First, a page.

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Royals coach Patrick on 40th anniversary of Sarajevo Olympics: 'Important in my life'

Canada’s 2-0 loss to Sweden in the 1984 bronze-medal game still haunts Victoria Royals head coach James Patrick.
Royals head coach James Patrick. DARREN STONE, TIMES COLONIST

When gold-medallist British figure-skaters Jayne Torvill and Christopher Dean returned to Sarajevo this week for the 40th anniversary of their iconic Bolero moment at the 1984 Winter Olympics, it brought back a rush of memories for Victoria Royals head coach James Patrick of his time at those Games as a hockey player for Canada.

A big part of the story is what happened to the city after the Olympics with many of the Games venues reduced to rubble, when Sarajevo was under siege during the Bosnian War from 1992 to 1995.

“I have this image in my head of this beautiful and historic city in which I walked around,” said Patrick.

“What happened to it was so sad. I felt a connection because I know that place. It’s important in my life and it was destroyed. I would love to go back some day.”

Olympic hockey was amateur at that time and future NHLers Patrick and Victoria’s Russ Courtnall qualified under that umbrella and played for Canada in the Sarajevo Games.

“To play in the Olympics was my dream and to do so in the Cold War era, to see what the 1980 U.S. Olympic team did at Lake Placid, gave you dreams and hopes,” said Patrick.

Canada’s 2-0 loss to Sweden in the 1984 bronze-medal game still haunts four decades later.

“It was a dream to win a medal and we played some really good hockey to get to the medal round,” said Patrick.

“It was scoreless well into the game. I still in my head remember the Swedish goals.

“It was heartbreaking and it hurts not to win a medal and to be that close. It would have been a life’s highlight. It stings to this day. They don’t just throw around Olympic medals.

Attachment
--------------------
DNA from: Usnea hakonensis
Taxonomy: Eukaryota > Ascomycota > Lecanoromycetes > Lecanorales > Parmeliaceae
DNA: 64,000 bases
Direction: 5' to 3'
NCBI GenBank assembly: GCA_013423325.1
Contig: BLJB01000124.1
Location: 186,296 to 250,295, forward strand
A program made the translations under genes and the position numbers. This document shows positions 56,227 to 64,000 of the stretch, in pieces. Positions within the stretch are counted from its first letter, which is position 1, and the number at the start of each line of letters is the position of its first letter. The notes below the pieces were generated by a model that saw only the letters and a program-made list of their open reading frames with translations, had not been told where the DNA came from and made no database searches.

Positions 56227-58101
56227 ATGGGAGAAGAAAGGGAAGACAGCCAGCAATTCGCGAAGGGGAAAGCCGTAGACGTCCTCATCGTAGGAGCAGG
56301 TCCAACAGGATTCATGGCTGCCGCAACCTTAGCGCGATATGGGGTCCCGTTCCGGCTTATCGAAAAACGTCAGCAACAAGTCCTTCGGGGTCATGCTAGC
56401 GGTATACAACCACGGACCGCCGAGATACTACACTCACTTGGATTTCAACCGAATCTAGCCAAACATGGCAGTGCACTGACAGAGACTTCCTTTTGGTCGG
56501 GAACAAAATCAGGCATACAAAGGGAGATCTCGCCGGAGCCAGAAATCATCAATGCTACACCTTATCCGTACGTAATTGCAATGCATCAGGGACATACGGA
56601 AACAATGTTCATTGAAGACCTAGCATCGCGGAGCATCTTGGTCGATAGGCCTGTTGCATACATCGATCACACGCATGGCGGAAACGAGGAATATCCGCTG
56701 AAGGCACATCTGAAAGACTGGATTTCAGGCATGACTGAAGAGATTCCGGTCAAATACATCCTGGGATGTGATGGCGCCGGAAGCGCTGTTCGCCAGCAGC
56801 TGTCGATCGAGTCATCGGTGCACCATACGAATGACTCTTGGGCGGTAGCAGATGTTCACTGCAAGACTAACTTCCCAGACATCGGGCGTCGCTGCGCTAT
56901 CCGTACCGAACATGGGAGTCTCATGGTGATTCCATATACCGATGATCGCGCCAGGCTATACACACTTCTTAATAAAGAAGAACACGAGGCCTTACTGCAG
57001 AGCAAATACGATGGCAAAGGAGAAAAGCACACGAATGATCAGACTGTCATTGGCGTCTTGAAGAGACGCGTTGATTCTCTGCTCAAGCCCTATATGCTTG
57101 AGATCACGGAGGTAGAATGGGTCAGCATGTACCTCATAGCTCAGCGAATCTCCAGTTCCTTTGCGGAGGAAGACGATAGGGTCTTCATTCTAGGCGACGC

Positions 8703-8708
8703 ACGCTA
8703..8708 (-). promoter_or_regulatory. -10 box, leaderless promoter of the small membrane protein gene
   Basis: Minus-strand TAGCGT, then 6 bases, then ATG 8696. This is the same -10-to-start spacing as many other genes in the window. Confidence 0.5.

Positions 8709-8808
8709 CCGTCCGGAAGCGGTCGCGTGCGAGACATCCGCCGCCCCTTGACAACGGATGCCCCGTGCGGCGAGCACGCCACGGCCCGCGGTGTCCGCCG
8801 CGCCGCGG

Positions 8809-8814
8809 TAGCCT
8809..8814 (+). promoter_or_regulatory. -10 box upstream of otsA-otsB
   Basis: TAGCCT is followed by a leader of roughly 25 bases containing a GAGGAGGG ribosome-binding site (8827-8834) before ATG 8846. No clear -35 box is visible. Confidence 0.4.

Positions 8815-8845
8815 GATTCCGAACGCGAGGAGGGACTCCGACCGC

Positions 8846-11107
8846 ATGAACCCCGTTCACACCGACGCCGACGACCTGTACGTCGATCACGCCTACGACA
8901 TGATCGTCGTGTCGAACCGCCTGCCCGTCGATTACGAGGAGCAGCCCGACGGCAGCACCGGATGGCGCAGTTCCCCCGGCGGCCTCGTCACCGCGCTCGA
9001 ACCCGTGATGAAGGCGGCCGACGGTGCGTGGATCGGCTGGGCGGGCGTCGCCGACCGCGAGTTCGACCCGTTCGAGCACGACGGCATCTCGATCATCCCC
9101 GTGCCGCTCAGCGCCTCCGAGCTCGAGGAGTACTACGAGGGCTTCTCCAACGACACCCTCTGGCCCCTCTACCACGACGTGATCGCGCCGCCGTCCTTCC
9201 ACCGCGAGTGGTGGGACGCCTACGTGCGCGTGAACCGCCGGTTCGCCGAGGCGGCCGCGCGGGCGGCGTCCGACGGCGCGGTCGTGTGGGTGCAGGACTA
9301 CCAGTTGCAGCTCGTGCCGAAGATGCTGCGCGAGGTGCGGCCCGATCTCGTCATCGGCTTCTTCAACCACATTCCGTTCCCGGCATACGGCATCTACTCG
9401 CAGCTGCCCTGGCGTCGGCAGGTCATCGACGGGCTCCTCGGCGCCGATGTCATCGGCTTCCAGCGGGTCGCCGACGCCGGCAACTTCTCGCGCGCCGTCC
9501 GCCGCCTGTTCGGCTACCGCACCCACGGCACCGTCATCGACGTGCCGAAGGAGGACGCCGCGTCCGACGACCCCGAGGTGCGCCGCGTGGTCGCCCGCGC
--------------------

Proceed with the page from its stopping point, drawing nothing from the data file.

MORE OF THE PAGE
“But I feel fortunate to have played in the Games and proud I was in the Olympics and that they were the Sarajevo Olympics.”

A lamentable feature of the 1984 Olympic tournament was all-time Victoria Cougars WHL points-scoring leader Mark Morrison being among four players disqualified from the Canadian team by the authorities just before the start of the Games for having played briefly in pro hockey.

“Mark Morrison was my roommate in the Olympic Village when the ruling came down,” said Patrick. “It hurt our team. Mark was one of our top-six forwards and that could have been the difference.”

Although Patrick had championship-winning success, including at the 1982 world juniors with Morrison and the 1987 Canada Cup with Wayne Gretzky and Mario Lemieux, it’s only human to rue the ones that got away.

“I never won a Stanley Cup,” said Patrick, a 21-season NHL defenceman.

NHLers were allowed into the Olympics in 1998 at Nagano and will be playing in 2026 in Milan-Cortina.

“It was amateur in my time, but it’s a different world now. Time flies and you get old quick,” said Patrick.

But the memories from 40 years ago in an idyllic, but eventually-scarred city, will never fade.